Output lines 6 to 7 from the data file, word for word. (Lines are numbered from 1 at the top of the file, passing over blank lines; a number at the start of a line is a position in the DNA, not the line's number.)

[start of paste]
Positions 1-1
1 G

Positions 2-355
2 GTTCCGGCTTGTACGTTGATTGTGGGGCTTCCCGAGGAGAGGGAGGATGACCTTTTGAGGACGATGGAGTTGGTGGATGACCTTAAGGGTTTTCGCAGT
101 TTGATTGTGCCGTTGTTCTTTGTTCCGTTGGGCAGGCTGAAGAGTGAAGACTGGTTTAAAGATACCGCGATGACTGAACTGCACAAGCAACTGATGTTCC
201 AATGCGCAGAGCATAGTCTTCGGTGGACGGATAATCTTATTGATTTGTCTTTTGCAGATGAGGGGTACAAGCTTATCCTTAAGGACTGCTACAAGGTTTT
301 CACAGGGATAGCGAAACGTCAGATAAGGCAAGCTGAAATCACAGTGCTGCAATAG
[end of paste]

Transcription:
201 AATGCGCAGAGCATAGTCTTCGGTGGACGGATAATCTTATTGATTTGTCTTTTGCAGATGAGGGGTACAAGCTTATCCTTAAGGACTGCTACAAGGTTTT
301 CACAGGGATAGCGAAACGTCAGATAAGGCAAGCTGAAATCACAGTGCTGCAATAG